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Home | Research | M.Sc. And Ph.D Thesis | Design and Implementation of a Novel Low-Power Security Processor

Design and Implementation of a Novel Low-Power Security Processor

Thesis Title: 
Design and Implementation of a Novel Low-Power Security Processor
Hala Ahmed Farouk Abdel Moneim Mohamed
Date of Birth: 
Thu, 15/12/1977
Previous Degrees: 
M.Sc. B.Sc.
Registration Date: 
Sat, 09/04/2005
Awarding Date: 
Sat, 20/08/2011
External Supervisors: 

Dr. Ahmed Abou El Farag (Arab Academy for Science and Technology)


Prof. Dr. Mohamed Adeeb Riad Ghonaimy (Ain Shams University)
Prof. Dr. Magdy El-Soudani
Prof. Dr. Mahmoud Taher El-Hadidi

Key Words: 

Security Processors, GALS, ISA, Side-Channel Attacks, FPGA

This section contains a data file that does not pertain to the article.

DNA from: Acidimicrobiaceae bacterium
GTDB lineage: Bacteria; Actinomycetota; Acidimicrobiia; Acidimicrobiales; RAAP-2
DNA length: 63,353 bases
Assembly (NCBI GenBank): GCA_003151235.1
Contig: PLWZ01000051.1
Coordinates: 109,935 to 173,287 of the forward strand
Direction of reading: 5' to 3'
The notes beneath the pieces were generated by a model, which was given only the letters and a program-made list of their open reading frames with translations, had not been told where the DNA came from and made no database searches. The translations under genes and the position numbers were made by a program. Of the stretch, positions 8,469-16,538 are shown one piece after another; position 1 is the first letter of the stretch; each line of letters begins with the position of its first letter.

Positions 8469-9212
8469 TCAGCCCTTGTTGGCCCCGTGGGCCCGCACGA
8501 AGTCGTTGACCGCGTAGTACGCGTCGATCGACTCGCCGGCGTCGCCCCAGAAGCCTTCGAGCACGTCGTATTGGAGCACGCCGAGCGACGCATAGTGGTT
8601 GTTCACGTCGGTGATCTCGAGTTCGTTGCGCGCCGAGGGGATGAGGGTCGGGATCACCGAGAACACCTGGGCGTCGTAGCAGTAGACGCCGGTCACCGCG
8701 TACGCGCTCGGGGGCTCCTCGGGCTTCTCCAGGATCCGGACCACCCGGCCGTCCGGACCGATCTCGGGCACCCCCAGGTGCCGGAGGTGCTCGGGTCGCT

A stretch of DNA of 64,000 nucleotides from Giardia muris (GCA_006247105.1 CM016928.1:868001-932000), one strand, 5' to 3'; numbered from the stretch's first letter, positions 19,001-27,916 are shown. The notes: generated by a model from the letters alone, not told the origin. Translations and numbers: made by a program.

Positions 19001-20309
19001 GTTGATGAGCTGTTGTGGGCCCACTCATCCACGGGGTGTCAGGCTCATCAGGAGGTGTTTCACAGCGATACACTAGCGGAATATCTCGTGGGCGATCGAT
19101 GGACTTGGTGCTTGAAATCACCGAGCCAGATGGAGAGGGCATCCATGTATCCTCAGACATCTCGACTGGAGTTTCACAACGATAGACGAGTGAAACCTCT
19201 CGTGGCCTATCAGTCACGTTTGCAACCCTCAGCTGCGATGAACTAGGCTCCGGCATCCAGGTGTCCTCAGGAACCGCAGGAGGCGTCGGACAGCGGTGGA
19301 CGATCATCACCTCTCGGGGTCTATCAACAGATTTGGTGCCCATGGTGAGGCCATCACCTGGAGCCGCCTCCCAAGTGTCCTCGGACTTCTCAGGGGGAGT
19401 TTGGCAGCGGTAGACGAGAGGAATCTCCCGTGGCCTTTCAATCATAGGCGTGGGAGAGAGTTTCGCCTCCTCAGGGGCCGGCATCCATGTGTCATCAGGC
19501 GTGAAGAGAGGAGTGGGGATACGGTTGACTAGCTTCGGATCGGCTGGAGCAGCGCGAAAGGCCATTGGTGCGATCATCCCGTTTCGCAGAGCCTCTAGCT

The past two decades have witnessed a revolution in the use of electronic devices in our daily activities. Increasingly, such activities involve the exchange of personal and sensitive data by means of portable and light weight devices. This implied the use of security applications in devices with tight processing capability and low power budget. Meanwhile, general-purpose processors cannot cope with the needs of encryption algorithms nor with operations involving processing and storage of private and sensitive data, which require high degree of protection and privacy. For this reason, researchers have been working recently to develop special-purpose security processors, exhibiting high performance, adaptable functionality, immunity against attacks, and low power consumption. This thesis presents the details of the design, simulation, and performance evaluation of a novel low-power security processor that meets the above stated goals. It uses a Globally-Asynchronous Locally-Synchronous (GALS) internal structure and follows the data-flow architectural model. The thesis explains the underlying concepts that lead to dividing the processor into 6 zones, identifies the functional units that each zone comprises, describes the frame structure of data and control packets (including the header format) that are exchanged inside the processor, specifies the procedure used for designing the wrappers that enclose each zone, proposes the list of commands used for implementing the Processor Programming Interface (PPI), deploys the new processor to implement the three well-known security algorithms (namely: AES, RSA, and EEC), and finally performs evaluation of the new processor throughput and immunity against side-channel attacks. Simulation results showed that the GALS-based Low-Power Security Processor (LPSP) offers twice the throughput of the LEON3 processor and half the power consumed by the CoreMP7 processor. Moreover, the GALS concept – coupled with an extra feature of randomizing the data traffic between the internal function units - has increased the immunity of the processor against the DPA attacks by at least 35% than the specialized AES circuits.